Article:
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NFL player Everson Griffen opens up about mental health: 'It's true I am bipolar'

After an alarming incident in late November, the Minnesota Vikings defensive end is opening up about his mental health.
Everson Griffen
The Minnesota Vikings player shared on Instagram Friday that he has bipolar disorder.Elsa / Getty Images
/ Source: TODAY

Everson Griffen, the NFL player who barricaded himself in his home for several hours last month is opening up about his mental health on Instagram.

On Nov. 24, Griffen, who plays for the Minnesota Vikings, called 911 to report an intruder in his Minnesota home at around 3 a.m., according to NBC News. Griffen said that he had discharged a weapon but that no one was injured. After several hours of communication, including with team psychologists, Griffen emerged from his home around 1:30 p.m. and was transported to a health care facility. Officials said no one else was present in the home.

On Instagram Friday, Griffen thanked fans and followers for their "love and support" following the incident and said that he had been struggling with his mental health for a long time. He also revealed that he has bipolar disorder.

"It's true I am bipolar," wrote Griffen, alongside a photo that showed him surrounded by a group of people. "I will embrace it and I will be an advocate for mental health. I been running from it a long time. I'm not ashamed of it anymore."

Griffen said that his struggles "all started when" his mother died. According to NBC Sports, his mother passed away suddenly while visiting Griffen in 2012. Griffen said he "went into a dark place" following her death.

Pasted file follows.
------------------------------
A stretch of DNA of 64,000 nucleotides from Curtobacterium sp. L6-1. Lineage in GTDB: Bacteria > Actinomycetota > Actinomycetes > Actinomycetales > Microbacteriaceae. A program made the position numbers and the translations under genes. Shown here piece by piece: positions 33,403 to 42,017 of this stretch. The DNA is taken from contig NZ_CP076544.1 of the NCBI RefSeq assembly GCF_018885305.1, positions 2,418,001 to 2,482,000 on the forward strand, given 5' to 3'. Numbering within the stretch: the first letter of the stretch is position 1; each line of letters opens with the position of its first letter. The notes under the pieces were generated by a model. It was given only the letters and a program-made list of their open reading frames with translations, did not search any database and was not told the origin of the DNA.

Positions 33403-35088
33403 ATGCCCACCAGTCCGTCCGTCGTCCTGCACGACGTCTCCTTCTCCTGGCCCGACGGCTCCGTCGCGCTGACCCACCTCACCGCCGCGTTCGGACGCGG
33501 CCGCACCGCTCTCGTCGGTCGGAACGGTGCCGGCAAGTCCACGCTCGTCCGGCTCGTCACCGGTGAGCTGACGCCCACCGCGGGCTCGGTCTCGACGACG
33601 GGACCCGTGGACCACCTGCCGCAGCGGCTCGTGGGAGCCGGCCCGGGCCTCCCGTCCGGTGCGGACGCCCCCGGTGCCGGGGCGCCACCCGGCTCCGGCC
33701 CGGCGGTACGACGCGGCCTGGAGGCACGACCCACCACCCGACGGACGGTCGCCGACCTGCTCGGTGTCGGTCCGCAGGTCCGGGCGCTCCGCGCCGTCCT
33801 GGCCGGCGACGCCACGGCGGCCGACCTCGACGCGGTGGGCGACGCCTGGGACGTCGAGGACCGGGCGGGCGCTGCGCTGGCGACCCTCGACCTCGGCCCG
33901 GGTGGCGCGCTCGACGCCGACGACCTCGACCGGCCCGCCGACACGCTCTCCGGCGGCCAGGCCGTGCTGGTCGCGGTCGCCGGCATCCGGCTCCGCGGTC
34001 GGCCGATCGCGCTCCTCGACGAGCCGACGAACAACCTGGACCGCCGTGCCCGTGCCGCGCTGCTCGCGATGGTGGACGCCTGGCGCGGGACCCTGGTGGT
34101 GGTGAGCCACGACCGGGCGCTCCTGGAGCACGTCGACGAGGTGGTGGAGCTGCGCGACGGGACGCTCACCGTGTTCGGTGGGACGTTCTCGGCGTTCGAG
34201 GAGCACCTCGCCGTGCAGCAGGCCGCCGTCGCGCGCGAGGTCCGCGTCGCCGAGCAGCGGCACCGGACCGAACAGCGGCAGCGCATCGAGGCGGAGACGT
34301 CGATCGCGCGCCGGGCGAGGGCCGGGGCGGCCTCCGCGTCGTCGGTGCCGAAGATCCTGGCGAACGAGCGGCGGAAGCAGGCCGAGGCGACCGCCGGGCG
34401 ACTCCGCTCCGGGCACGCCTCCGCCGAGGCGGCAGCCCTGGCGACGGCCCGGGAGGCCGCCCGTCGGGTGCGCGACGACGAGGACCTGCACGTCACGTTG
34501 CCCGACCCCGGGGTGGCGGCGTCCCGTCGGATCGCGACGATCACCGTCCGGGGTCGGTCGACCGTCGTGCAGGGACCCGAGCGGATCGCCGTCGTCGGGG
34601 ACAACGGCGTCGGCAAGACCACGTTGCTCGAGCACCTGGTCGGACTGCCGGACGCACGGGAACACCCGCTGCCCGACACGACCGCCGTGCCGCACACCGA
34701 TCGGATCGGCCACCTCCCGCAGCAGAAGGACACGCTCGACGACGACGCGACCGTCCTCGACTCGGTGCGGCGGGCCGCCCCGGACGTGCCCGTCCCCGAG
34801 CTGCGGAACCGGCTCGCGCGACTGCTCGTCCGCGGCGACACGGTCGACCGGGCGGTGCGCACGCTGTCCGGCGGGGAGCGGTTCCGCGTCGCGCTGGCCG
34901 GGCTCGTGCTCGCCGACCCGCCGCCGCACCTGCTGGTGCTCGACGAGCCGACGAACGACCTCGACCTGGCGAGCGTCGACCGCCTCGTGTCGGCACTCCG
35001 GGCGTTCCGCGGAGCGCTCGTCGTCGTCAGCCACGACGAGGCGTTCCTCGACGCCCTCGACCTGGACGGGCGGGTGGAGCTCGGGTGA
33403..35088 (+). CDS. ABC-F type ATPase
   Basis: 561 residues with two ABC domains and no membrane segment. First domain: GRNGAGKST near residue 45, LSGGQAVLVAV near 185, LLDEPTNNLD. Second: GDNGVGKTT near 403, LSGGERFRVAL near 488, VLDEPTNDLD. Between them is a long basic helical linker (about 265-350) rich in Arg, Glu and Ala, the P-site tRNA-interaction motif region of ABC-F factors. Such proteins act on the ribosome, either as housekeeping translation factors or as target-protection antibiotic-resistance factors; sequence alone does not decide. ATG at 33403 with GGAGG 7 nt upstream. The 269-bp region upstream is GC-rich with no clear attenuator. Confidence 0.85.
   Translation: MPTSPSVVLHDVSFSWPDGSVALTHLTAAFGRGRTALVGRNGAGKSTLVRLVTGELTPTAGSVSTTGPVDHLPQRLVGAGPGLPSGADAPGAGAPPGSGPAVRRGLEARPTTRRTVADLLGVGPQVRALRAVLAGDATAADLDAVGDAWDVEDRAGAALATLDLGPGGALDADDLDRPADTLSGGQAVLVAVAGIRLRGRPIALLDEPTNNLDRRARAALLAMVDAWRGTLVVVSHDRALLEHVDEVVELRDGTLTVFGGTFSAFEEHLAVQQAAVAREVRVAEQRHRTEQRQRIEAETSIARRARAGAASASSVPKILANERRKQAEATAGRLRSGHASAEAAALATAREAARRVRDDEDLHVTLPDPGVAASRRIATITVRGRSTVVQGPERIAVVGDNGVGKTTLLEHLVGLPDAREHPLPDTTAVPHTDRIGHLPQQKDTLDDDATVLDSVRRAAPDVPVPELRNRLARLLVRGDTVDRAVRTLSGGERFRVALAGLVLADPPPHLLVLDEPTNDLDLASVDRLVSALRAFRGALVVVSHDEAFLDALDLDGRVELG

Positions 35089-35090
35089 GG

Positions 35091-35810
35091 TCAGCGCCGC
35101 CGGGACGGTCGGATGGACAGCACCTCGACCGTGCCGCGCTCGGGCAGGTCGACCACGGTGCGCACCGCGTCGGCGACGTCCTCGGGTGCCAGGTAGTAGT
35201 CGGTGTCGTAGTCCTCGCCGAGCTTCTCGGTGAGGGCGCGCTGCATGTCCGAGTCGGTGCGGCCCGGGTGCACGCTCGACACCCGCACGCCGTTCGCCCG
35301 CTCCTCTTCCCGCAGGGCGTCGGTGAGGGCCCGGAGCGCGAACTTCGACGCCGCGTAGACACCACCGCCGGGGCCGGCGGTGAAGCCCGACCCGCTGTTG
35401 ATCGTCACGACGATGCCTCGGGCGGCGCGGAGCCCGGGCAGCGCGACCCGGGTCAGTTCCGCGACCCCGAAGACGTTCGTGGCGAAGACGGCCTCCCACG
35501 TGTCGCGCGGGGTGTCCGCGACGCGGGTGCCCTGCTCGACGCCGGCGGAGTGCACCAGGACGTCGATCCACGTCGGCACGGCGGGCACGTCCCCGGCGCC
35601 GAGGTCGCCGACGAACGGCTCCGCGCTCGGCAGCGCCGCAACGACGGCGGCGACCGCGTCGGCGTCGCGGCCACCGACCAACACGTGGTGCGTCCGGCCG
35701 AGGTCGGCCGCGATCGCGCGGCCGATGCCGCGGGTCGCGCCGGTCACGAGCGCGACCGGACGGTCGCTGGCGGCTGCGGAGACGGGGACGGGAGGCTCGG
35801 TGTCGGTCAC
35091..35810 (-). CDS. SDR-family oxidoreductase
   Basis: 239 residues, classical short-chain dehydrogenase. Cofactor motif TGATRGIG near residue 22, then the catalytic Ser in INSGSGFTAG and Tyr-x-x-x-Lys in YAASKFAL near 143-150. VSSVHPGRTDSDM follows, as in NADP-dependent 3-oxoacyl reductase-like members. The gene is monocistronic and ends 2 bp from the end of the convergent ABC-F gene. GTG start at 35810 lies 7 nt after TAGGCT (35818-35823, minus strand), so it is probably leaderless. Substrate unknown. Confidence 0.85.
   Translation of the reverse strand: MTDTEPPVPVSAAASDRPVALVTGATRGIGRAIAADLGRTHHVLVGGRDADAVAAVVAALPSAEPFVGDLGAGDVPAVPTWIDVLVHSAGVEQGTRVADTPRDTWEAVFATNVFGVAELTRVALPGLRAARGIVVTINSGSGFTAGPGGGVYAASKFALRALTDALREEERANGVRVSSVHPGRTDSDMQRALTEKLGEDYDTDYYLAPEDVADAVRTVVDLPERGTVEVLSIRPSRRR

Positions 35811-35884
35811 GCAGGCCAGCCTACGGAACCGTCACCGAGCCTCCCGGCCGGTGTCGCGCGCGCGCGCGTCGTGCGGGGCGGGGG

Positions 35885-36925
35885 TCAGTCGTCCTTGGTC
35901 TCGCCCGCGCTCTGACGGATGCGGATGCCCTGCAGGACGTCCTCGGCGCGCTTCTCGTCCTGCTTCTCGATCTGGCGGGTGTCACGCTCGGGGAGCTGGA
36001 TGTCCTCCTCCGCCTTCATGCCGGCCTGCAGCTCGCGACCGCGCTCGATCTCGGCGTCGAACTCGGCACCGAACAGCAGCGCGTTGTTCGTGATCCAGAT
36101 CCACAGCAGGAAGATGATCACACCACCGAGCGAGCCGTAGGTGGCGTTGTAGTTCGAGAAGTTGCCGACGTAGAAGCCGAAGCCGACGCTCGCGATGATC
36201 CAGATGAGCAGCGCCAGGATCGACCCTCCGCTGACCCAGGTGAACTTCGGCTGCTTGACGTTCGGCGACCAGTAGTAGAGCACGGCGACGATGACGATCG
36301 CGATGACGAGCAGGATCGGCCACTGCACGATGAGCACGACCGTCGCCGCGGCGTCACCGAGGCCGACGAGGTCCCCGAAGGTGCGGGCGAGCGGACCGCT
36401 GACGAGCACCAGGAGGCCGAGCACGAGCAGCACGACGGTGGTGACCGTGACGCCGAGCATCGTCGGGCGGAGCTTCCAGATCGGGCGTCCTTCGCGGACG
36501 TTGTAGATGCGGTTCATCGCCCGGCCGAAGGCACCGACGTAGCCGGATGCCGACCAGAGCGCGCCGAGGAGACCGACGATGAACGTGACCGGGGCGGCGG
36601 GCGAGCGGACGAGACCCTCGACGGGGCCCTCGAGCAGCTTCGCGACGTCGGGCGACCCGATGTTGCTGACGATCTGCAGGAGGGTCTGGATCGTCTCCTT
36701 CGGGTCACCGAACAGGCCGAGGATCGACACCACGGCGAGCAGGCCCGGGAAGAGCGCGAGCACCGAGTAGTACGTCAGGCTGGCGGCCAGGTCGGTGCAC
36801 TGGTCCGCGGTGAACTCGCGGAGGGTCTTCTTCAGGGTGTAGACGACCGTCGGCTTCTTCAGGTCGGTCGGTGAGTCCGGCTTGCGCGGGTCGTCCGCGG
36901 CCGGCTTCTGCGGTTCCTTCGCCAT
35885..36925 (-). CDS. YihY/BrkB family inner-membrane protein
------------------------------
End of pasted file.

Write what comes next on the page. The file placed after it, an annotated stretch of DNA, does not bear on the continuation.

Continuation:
"Thought I was great for many years," Griffen continued. "I promise this time I will do everything the experts say and my wife. I love my family and I miss my friends."

Griffen, who is a defensive end for the Vikings, has been married to Tiffany Brandt since 2014. The couple share three children.

In addition to the November incident, Griffen missed several games with the Vikings in 2018 following a string of erratic behavior, including showing up shirtless at a teammate's home and making comments about people attempting to harm him.

The NFL has made an effort to implement more mental health resources for players. In 2019, the league set a mandate that ensures each team has at least one therapist or psychologist on staff, and earlier this year, the league launched a video series that highlighted resources available for both players and fans. The Pro Football Hall of Fame also provides a behavioral health program for players and their families.

Griffen isn't the only Vikings player advocating for mental health. His teammate Adam Theilen operates a foundation that shines a light on youth mental health. Theilen told TODAY's Carson Daly in June 2021 that it's important for teammates to be able to lean on each other for support.

"I can't explain how important it is to just say 'Hey, I have some things going on and I need your help,'" Thielen said at the time. "We're here to help them now."